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Childhood obesity continues to be a leading public health concern that disproportionately affects low-income and minority children.1 Children who are obese in their preschool years are more likely to be obese in adolescence and adulthood2 and to develop diabetes, hypertension, hyperlipidemia, asthma, and sleep apnea.3 One of the Healthy People 2010 objectives (19-3) is to reduce to 5% the proportion of children and adolescents who are obese.4 CDC's Pediatric Nutrition Surveillance System (PedNSS) is the only source of nationally compiled obesity surveillance data obtained at the state and local level for low-income, preschool-aged children participating in federally funded health and nutrition programs. To describe progress in reducing childhood obesity, CDC examined trends and current prevalence in obesity using PedNSS data submitted by participating states, territories, and Indian tribal organizations during 1998-2008. The findings indicated that obesity prevalence among low-income, preschool-aged children increased steadily from 12.4% in 1998 to 14.5% in 2003, but subsequently remained essentially the same, with a 14.6% prevalence in 2008. Reducing childhood obesity will require effective prevention strategies that focus on environments and policies promoting physical activity and a healthy diet for families, child care centers, and communities.
PedNSS is a state-based surveillance system that monitors the nutritional status of children from birth through age 4 years enrolled in federally funded programs that serve low-income children. For all states except California and North Carolina, data come exclusively from the Special Supplemental Nutrition Program for Women, Infants, and Children (WIC).* In California, data are exclusively from Medicaid-funded programs. North Carolina submits data from both WIC (95.5%) and non-WIC programs (4.5%).† For the states included in this analysis, 21.0% of children aged 2-4 years are covered by PedNSS. On average, children are seen twice a year by the program; height and weight are measured each time. Data are collected at the clinic level and submitted to CDC for analysis. Federally funded programs submit data on weight, height (measured by trained staff using a standard protocol during clinic visits), age, sex, and the race/ethnicity reported by the child's parent or caregiver. CDC uses weight, height, and age data to calculate body mass index (BMI) (weight [kg]/ height [m2]). For children aged 2-4 years, obesity is defined as BMI-for-age ≥95th percentile based on the 2000 CDC sex-specific growth charts.5 CDC performs routine edits to assess data quality. An error flag is applied to height or weight data that are either missing, miscoded, or biologically implausible (e.g., height-for-age z-score <−5.0 or >3.0, body mass index [BMI]-for-age [children aged ≥2 years] z-score <−4.0 or >5.0, weight-for-age z-score <−4.0 or >5.0, or BMI-for-age [children aged ≥2 years] z-score <−4.0 or >5.0). All flagged data are excluded from PedNSS analyses.
CDC randomly selected one record per child per year to estimate obesity prevalence in 1998, 2003, and 2008. To assess the change in obesity prevalence in PedNSS overall and by race/ethnicity, prevalence was estimated using data only from the subset of federally funded programs that participated in 1998, 2003, and 2008 (N = 37). The average annual change in obesity prevalence during 1998-2003 and 2003-2008 was estimated for each PedNSS program. If data for a program were unavailable for a given year but were available for the preceding or subsequent year, CDC substituted the data for the adjacent year and calculated the annual change to account for the shorter or longer period. Chi-square tests for difference in proportions were conducted across each period, and tests were statistically significant (p<0.05) unless otherwise noted in this report.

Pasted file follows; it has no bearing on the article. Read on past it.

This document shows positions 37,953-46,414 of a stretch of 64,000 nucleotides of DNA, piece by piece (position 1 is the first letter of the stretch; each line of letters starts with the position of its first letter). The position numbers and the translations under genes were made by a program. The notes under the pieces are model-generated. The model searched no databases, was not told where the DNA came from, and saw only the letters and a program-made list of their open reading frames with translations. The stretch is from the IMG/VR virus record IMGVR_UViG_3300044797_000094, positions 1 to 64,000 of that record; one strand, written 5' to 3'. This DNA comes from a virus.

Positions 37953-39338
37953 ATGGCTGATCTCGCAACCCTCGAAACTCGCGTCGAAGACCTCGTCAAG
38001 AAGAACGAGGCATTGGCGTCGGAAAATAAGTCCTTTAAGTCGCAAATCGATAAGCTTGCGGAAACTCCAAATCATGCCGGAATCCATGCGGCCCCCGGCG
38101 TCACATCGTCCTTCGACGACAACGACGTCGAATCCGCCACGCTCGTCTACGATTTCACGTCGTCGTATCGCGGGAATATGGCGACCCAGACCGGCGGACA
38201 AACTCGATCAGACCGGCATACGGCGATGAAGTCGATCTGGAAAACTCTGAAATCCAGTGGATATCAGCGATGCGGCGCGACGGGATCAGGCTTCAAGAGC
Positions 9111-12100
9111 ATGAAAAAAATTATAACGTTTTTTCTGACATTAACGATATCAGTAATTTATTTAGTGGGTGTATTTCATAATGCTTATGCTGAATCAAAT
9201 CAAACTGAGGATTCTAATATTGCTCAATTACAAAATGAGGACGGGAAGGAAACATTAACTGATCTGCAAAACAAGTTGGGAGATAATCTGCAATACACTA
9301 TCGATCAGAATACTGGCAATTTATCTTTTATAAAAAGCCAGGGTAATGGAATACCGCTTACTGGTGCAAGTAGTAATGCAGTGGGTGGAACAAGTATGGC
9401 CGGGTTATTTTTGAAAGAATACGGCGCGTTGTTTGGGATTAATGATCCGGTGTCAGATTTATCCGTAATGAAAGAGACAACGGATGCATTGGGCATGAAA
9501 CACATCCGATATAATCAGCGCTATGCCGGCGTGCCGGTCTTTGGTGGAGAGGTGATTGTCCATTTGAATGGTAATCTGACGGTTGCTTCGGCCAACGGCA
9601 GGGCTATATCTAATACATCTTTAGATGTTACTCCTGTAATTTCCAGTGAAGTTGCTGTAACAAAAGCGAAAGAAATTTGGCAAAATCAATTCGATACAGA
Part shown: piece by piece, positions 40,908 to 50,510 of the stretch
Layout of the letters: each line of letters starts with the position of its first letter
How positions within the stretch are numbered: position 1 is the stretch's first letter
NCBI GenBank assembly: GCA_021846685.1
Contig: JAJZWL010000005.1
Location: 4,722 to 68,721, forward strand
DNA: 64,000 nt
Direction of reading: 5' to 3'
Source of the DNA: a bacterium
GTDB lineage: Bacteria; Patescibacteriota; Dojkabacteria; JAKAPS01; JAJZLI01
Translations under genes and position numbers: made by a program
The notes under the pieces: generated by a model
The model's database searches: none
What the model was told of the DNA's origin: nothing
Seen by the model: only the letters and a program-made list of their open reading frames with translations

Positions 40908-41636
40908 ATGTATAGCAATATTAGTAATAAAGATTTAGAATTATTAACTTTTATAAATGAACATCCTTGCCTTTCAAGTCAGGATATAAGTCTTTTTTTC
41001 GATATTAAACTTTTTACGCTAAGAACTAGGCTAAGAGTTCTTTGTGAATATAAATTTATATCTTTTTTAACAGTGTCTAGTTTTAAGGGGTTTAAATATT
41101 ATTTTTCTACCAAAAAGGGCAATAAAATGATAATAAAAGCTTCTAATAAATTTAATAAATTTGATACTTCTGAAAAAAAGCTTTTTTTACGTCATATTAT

During 1998-2008, the number of federally funded programs reporting data to PedNSS varied from 43 to 52. In 2008, records on approximately 8 million children were submitted from 43 states, the District of Columbia, Puerto Rico, the U.S. Virgin Islands, and six Indian tribal organizations. The overall prevalence of obesity among low-income, preschool-aged children increased from 12.4% (n = 1,999,970) in 1998 to 14.5% (n = 1,967,625) in 2003 and 14.6% (n = 2,222,410) in 2008. Obesity prevalence increased 0.43 percentage points annually during 1998-2003, but only 0.02 percentage points annually during 2003-2008. Obesity increased across all racial/ethnic groups during 1998-2003, with the exception of Asian/Pacific Islander (A/PI) children. However, during 2003-2008, obesity remained stable among all groups except American Indian/Alaska Native (AI/AN) children. In 2008, prevalence was highest among AI/AN (21.2%) and Hispanic (18.5%) children, and lowest among non-Hispanic white (12.6%), non-Hispanic black (11.8%), and A/PI (12.3%) children.
In 2008, only programs in Colorado and Hawaii had obesity prevalences ≤10%. The two federally funded programs with prevalence >20% were Indian tribal organizations. Of the 41 PedNSS programs supplying data for 1998-2003, a total of 38 (93%) reported an increase in obesity prevalence. In contrast, of the 44 programs supplying data for 2003-2008, 22 (50%) reported an increase in obesity, whereas 14 (32%) reported no change, and eight (18%) reported a decrease.
AJ Sharma, PhD, LM Grummer-Strawn, PhD, K Dalenius, MPH, D Galuska, PhD, M Anandappa, MS, E Borland, H Mackintosh, MSPH, R Smith, MS, Div of Nutrition, Physical Activity and Obesity, National Center for Chronic Disease Prevention and Health Promotion, CDC.
Reduction of obesity among children and adolescents is a national priority in the United States.4 The results presented in this report indicate that among low-income, preschool-aged children participating in federally funded nutrition programs, the prevalence of obesity increased during 1998-2003, but stabilized during 2003-2008. In 2008, the national prevalence of obesity in this group remained highest among low-income Hispanic and AI/AN children and continued to increase among AI/AN children. These results suggest overall progress in stabilizing the prevalence of childhood obesity in a subset of low-income, preschool-aged children. However, these results should be confirmed through additional research using other data sets.